5 After that, he poured water into a basin and began to wash his disciples' feet, drying them with the towel that was wrapped around him.
6 He came to Simon Peter, who said to him, Lord, are you going to wash my feet?
7 Jesus replied, You do not realize now what I am doing, but later you will understand.
8 No, said Peter, you shall never wash my feet.
Jesus answered, Unless I wash you, you have no part with me.
9 Then, Lord, Simon Peter replied, not just my feet but my hands and my head as well!
You can just picture him starting to pull his shirt over his head and unzip his pants, while the rest of the disciples throw up their hands and shout, "It's a freakin' metaphor, you moron! Put your clothes back on!"
And then in Matthew 17;
1 After six days Jesus took with him Peter, James and John the brother of James, and led them up a high mountain by themselves. 2 There he was transfigured before them. His face shone like the sun, and his clothes became as white as the light. 3 Just then there appeared before them Moses and Elijah, talking with Jesus.
4 Peter said to Jesus, Lord, it is good for us to be here. If you wish, I will put up three shelters; one for you, one for Moses and one for Elijah.
Peter doesn't say, "Hey, the great founders of the Jewish race are right here in front of me! What question shall I ask them to make use of their holy wisdom?" Instead, he's worried about sunstroke. Talking is for wet pansies - give an Aussie bloke something practical to do and he'll be happy.
You also get the feeling that, given any sort of encouragement, he would have been hauling the barbecue out of the trailer and sending James down to pick up some beer.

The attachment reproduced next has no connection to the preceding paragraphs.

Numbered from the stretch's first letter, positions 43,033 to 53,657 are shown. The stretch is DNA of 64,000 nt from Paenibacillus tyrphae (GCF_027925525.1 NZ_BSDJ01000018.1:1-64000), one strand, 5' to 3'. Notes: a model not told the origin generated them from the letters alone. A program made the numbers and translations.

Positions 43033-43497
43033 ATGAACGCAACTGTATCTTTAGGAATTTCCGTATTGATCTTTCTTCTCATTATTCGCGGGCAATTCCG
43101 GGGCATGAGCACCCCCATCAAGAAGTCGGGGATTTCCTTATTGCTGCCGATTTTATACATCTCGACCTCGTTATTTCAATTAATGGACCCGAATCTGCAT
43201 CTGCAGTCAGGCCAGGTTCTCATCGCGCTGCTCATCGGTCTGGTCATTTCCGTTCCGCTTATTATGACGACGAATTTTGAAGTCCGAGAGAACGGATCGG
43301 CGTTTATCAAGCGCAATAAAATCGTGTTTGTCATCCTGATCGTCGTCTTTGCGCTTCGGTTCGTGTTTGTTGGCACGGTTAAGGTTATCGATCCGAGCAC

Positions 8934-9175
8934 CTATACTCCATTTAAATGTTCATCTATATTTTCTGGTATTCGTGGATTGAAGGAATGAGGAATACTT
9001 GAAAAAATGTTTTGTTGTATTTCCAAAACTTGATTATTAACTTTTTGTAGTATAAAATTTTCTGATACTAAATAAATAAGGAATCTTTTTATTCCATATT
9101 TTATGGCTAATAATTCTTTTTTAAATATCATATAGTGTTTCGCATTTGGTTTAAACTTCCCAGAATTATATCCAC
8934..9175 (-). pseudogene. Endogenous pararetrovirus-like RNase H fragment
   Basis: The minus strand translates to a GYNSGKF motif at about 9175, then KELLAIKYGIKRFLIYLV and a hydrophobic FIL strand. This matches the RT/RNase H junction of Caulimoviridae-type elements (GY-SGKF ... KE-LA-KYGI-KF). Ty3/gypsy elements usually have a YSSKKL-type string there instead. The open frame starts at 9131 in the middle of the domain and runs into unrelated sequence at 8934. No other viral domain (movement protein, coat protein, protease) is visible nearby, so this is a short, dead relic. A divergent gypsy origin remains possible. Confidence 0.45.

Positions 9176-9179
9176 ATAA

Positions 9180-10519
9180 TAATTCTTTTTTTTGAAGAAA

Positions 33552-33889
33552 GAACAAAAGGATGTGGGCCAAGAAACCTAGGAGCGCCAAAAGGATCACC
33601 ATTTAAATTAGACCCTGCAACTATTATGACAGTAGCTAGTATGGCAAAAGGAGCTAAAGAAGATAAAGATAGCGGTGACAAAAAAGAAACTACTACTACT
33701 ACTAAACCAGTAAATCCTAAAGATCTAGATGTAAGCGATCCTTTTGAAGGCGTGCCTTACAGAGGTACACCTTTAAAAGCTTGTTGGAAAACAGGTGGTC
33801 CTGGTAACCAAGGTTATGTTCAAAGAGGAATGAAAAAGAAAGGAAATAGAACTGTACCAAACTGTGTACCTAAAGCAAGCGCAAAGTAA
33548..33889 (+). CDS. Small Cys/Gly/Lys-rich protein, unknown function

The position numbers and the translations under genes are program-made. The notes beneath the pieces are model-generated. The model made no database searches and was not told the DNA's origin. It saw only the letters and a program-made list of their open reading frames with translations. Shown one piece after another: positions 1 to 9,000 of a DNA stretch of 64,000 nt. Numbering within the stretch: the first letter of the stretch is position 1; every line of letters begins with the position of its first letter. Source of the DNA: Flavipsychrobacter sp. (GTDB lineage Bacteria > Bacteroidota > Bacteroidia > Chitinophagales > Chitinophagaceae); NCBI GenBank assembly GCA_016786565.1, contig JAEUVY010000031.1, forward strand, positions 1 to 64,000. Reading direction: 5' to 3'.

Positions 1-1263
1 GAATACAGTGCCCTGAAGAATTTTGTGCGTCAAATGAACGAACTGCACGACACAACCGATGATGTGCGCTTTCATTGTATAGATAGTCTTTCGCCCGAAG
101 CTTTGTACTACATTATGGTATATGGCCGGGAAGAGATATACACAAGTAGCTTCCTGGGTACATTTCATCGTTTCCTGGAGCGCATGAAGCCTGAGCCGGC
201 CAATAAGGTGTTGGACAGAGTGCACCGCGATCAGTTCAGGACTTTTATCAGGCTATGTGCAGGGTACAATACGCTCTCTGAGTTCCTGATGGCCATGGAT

Then of course there's the triple denial of Jesus, the lowest point in this man's life. He has broken the first rule of mateship, which is to always stick up for your mates, no matter what.
69 Now Peter was sitting out in the courtyard, and a servant girl came to him. You also were with Jesus of Galilee, she said.
70 But he denied it before them all. I don't know what you're talking about, he said.
71 Then he went out to the gateway, where another girl saw him and said to the people there, This fellow was with Jesus of Nazareth.
72 He denied it again, with an oath: I don't know the man!
73 After a little while, those standing there went up to Peter and said, Surely you are one of them, for your accent gives you away.
74 Then he began to call down curses on himself and he swore to them, I don't know the man!
Immediately a rooster crowed. 75 Then Peter remembered the word Jesus had spoken: Before the rooster crows, you will disown me three times. And he went outside and wept bitterly.
And then over in John 21, in one of the most beautiful passages in the Bible, Jesus forgives Peter three times, once for each time Peter denied him.
15 When they had finished eating, Jesus said to Simon Peter, Simon son of John, do you truly love me more than these?
Yes, Lord, he said, you know that I love you.
Jesus said, Feed my lambs.
16 Again Jesus said, Simon son of John, do you truly love me?
He answered, Yes, Lord, you know that I love you.
Jesus said, Take care of my sheep.
17 The third time he said to him, Simon son of John, do you love me?
Peter was hurt because Jesus asked him the third time, Do you love me? He said, Lord, you know all things; you know that I love you.
18 Jesus said, "Feed my sheep. I tell you the truth, when you were younger you dressed yourself and went where you wanted; but when you are old you will stretch out your hands, and someone else will dress you and lead you where you do not want to go." 19 Jesus said this to indicate the kind of death by which Peter would glorify God. Then he said to him, Follow me!
After that, there's no stopping Peter, and any betrayals in the past are surpassed by the loyalties he shows in the future.
I think I like Peter because he's proof that even if you're a naive, bone-headed doofus, you can still do great things. There's hope in that for all of us.